Middle Grade Wisdom

 As a middle grade author, I spend a lot of time trying to get into the "head space" of my eleven-year-old self. Many memories of things that I've experienced and the perspectives of life I had at that age are difficult, embarrassing, or just plain awkward, and for the most part, pretty typical. It's the reason my middle grade readers are able to relate to my characters. But, when I get into that middle grade "head space," besides all that difficult, embarrassing, and awkward "stuff," there are many positive, fun, and carefree memories and perspectives. As a middle grader, I got to enjoy life before "adulting," which, at times, when life gets hectic and stressful, I wish I could go back to some of those carefree childhood days. So, instead of my adult self giving advice to my childhood self, for this blog post, I think I'll get back into that middle grade "head space" and let my eleven-year-old self remind my adult self a few important things to remember that might be a good way to step back from "adulting" and enjoy a moment of carefree childhood.

  • Take a wandering walk through the neighborhood, not for exercise, but just for fun. Don't time yourself on your phone or track your steps on your watch, just wander. Stop and look at something if it seems interesting or ask a person if you could pet their dog. And most importantly, don't think about your "To Do" list for one, single minute.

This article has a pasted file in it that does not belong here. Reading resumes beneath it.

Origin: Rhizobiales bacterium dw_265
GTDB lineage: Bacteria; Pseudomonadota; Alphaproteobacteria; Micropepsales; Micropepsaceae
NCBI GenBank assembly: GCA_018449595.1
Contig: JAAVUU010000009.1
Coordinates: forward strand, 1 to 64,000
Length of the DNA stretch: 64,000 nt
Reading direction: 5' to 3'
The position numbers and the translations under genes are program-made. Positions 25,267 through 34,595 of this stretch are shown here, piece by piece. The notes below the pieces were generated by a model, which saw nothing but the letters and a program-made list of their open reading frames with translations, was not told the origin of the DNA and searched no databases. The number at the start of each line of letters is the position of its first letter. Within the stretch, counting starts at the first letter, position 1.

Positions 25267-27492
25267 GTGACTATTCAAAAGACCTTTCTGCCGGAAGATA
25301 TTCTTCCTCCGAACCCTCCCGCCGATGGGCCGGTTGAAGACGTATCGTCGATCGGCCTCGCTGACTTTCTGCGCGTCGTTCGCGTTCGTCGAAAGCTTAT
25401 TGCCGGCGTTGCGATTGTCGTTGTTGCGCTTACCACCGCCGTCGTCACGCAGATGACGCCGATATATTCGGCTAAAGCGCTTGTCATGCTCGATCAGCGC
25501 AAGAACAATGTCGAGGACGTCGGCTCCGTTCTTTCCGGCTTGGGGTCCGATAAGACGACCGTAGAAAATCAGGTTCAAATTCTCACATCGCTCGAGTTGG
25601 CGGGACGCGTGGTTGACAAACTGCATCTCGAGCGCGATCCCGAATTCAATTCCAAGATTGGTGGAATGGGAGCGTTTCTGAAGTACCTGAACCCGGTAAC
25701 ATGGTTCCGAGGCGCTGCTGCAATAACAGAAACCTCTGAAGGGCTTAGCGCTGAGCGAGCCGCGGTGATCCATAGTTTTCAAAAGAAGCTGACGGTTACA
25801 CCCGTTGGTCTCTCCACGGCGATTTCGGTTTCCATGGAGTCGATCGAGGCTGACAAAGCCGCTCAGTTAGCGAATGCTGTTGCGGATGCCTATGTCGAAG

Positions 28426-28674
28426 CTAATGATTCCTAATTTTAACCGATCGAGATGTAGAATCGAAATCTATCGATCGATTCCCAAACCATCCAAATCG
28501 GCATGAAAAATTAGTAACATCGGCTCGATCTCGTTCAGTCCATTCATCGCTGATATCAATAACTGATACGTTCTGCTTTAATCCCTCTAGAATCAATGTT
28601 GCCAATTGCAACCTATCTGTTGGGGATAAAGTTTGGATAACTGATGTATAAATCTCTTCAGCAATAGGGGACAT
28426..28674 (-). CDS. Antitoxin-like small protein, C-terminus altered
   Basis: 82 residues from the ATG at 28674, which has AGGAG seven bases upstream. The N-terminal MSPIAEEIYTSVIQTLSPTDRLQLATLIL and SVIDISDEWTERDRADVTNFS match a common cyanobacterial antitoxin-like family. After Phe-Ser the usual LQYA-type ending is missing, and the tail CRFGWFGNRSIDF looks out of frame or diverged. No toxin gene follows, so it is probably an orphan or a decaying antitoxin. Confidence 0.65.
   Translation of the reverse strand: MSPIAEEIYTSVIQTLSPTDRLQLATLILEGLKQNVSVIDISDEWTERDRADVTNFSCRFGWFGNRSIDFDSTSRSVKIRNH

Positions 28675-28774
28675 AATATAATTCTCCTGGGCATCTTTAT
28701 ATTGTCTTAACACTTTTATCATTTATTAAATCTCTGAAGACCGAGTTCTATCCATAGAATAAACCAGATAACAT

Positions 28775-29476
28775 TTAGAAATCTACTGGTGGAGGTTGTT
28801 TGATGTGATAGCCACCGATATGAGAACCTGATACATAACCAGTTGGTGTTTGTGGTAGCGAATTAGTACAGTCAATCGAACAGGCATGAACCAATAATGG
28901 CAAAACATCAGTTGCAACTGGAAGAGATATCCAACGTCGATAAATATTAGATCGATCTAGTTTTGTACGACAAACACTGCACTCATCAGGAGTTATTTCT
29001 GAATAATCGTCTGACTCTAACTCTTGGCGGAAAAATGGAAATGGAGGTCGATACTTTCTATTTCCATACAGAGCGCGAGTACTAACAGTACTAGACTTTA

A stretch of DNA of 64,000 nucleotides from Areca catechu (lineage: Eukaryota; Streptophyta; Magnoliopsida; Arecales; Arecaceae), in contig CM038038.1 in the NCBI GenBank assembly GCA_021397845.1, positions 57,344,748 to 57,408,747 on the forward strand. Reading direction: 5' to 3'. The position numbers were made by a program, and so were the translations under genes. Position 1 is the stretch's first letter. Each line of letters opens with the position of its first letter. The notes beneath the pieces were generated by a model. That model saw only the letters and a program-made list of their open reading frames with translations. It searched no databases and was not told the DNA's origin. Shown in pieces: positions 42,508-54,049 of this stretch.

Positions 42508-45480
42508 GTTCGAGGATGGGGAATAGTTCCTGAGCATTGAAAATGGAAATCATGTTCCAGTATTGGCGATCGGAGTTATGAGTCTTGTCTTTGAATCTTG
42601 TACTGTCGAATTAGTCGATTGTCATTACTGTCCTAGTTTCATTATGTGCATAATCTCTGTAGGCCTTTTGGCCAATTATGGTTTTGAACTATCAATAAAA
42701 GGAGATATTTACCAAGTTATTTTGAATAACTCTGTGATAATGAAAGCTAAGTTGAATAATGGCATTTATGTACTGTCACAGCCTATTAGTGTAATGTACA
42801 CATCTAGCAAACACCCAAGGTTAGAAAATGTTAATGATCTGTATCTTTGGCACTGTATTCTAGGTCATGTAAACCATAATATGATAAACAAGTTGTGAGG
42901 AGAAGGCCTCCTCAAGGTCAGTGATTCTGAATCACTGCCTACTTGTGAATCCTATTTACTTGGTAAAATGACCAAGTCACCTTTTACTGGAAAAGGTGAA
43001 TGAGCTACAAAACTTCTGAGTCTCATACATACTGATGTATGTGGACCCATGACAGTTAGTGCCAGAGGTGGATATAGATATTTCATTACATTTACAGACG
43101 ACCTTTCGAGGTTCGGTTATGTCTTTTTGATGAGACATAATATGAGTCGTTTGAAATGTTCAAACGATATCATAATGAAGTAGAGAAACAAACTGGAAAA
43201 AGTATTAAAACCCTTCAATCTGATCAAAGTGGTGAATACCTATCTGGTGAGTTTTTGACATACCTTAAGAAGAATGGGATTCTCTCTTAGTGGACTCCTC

• Read a picture book aloud to yourself or to someone else. Choose one of your favorites or something brand new.
  • Sit by a window and daydream. Think about anything except what you should be doing instead of daydreaming.
  • Find a coloring book and some crayons and turn on an old favorite kids' show like "Sesame Street," "Clifford," or "Between the Lions."
  • On a rainy day, quiet everything in the house, lay on the floor, close your eyes, and listen to the rain.

Though I know there are many words of wisdom I could probably impart to my eleven-year-old self, which might have made life a bit easier, I think my middle grade self has some wisdom for all of us. Especially those of us who write for middle grade, but also anyone who would like to spend an hour or two forgetting their "Adulting To Do" list and enjoying a moment of carefree childhood.

Wishing you a few carefree moments,

Nancy J. Cavanaugh




  1. This is so true. It may be a big part of why we're all so drawn to writing for the MG group--because they have plenty of wisdom to impart on us.


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